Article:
Sugi Wood Tenor Ukulele - Sold

I’m always asked if I have a favorite wood.  Not really, I’m still experimenting.  But, here is an ukulele I would want in my collection.  It is the Sugi Wood Tenor Ukulele.

Sugi Wood Tenor Ukulele

Sugi Wood and Engelman spruce.

Let The Wood Speak For Itself

Body:  Hawaiian Grown Japanese Sugi (Cryptomeria Japonica a member of the cedar family).  This is my second instrument using this interesting wood, the first using it only as a sound board.  The density is very low with a muted tap tone similar to mango.  The grain in these sets is a little wild but oh so beautiful with lovely brown colors and see-through chatoyance.

Sugi Wood Tenor Ukulele

Oh my, figured Sugi Wood.

Sound Board:  Another first is my use of Engelman Spruce.  I’ve had this billet of wood for many years but was never enthusiastic due to it’s wide grain.  Well, that attitude has changed.  I glued up a piece as an experiment and was very impressed with it’s tap tone and sustain.   I wanted something that didn’t clash with the Sugi.  It’s almost perfectly quartered and has great medulary ray patterning.  Again, I have used a combination of Adirondack and Sitka spruces for bracing.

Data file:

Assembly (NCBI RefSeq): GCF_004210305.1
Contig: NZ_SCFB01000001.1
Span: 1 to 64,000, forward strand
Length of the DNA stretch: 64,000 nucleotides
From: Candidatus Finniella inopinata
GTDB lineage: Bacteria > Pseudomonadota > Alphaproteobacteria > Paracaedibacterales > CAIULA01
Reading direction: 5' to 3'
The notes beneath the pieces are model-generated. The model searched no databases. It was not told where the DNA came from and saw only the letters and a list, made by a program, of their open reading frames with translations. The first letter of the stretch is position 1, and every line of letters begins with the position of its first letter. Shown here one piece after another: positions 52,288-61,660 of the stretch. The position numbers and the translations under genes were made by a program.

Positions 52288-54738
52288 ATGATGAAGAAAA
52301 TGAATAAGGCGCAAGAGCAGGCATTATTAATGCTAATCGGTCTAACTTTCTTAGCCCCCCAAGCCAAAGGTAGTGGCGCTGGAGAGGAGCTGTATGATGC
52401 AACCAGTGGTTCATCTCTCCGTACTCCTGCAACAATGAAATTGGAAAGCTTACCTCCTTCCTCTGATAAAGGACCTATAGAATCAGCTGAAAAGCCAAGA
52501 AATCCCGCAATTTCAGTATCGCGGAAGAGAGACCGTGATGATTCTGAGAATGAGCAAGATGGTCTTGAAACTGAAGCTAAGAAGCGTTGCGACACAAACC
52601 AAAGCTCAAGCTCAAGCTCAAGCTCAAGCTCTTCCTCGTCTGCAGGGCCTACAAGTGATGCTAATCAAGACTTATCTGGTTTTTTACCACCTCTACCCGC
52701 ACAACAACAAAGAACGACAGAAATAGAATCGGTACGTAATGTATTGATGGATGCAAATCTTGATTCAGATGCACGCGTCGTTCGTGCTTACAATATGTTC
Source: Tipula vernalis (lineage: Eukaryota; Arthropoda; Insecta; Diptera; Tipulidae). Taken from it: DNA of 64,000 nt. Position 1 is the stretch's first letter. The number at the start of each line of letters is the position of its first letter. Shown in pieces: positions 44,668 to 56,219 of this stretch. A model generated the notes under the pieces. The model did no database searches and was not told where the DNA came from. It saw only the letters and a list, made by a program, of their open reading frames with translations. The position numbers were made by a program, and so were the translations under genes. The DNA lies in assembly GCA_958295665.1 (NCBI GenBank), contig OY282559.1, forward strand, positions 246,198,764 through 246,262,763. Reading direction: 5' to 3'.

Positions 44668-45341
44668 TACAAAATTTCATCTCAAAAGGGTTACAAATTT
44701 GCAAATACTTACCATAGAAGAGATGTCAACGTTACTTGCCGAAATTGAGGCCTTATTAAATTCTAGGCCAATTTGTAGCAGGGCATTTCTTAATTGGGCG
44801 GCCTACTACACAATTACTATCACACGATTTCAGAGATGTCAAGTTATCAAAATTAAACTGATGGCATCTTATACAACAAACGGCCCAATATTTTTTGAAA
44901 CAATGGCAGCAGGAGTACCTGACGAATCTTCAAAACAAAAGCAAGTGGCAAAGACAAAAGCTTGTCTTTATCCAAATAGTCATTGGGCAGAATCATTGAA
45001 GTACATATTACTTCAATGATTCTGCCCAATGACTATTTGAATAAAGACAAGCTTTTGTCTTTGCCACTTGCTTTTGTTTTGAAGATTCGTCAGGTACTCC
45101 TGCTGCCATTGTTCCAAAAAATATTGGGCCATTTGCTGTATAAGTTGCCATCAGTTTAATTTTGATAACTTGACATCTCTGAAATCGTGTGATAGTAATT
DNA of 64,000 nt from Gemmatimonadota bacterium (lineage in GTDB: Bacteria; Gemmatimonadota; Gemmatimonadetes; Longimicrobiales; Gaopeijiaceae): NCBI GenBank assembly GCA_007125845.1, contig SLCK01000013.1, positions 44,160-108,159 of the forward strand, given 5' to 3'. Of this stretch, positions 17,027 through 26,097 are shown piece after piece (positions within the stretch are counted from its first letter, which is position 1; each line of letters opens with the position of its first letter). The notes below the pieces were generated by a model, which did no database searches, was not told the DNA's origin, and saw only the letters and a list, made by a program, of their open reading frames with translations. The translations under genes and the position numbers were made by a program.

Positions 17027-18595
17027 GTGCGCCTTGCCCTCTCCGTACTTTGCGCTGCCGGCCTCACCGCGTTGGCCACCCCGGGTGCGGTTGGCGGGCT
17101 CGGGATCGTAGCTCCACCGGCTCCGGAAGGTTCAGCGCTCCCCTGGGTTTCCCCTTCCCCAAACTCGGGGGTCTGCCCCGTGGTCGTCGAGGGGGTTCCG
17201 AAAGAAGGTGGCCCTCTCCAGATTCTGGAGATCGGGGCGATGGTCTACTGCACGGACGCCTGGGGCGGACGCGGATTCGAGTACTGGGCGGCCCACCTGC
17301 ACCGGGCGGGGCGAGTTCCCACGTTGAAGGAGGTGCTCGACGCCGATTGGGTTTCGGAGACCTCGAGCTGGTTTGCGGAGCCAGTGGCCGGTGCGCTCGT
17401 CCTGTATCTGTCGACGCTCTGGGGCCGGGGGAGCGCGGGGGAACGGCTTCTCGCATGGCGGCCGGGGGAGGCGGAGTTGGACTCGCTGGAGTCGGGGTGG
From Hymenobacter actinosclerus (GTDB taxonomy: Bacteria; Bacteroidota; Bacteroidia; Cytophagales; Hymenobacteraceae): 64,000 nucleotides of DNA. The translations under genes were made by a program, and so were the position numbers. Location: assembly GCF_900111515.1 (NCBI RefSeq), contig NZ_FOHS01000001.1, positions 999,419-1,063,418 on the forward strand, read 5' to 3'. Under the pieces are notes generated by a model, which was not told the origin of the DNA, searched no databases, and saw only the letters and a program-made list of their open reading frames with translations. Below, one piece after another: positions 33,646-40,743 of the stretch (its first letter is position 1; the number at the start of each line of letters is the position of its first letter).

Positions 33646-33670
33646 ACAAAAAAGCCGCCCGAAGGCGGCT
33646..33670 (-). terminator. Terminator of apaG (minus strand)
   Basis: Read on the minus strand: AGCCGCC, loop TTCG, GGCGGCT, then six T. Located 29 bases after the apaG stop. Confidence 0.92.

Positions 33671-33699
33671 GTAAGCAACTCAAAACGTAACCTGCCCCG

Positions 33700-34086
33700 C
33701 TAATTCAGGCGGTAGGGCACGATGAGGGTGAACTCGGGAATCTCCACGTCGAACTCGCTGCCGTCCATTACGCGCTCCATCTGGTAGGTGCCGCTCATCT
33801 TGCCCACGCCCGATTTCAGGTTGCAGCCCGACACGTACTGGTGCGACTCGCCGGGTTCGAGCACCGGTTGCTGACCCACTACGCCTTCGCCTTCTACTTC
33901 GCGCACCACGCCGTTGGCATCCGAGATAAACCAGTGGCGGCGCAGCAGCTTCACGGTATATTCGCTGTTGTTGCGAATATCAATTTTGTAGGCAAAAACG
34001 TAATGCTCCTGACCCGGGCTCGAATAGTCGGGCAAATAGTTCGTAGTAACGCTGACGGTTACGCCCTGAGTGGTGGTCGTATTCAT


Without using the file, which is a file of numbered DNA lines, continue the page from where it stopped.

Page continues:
Sugi Wood Tenor Ukulele

Engelman Spruce sound board.

Binding:  Hawaiian curly Koa with black/maple purfling accents.

Accent WoodsSugi.

NeckHonduran Mahogany with carbon truss rod.

Fret Board and Bridge:  radiused Brazilian Rosewood.  It’s pretty, it’s tonally fantastic, it’s very old and it’s legal.  Nice to have contacts not in low places.  Expect to see more in future builds.

Sugi Wood Tenor Ukulele

Brazilian rosewood finger board and bridge.

The Rest OF The Build

Tuners: Gotoh UPT.

Sugi Wood Tenor Ukulele

Sugi Wood accents and Gotoh UPT tuners.

Strings:  Pepe Romero.

Fret Markers:  white MOP.

Nut and Saddle:  stained bone.

Sugi Wood Tenor Ukulele

Sugi and Koa.

CaseCrossrock ABS.


Hey, I actually have another instrument here to compare with–the Redwood and Sapele Tenor (leaving soon).  Both instruments are super tenor shape and are top braced with the same woods.  They have the same strings as well. l’d have to say that the redwood instrument is a bit warmer than the Sugi even though it has a touch less volume because of the cut-a-way.  That said, they both have good sustain and note clarity with the Sugi having a touch more on the treble side.   Honestly, I could play either an be totally happy.  Sugi me baby with a Sugi Wood Tenor Ukulele!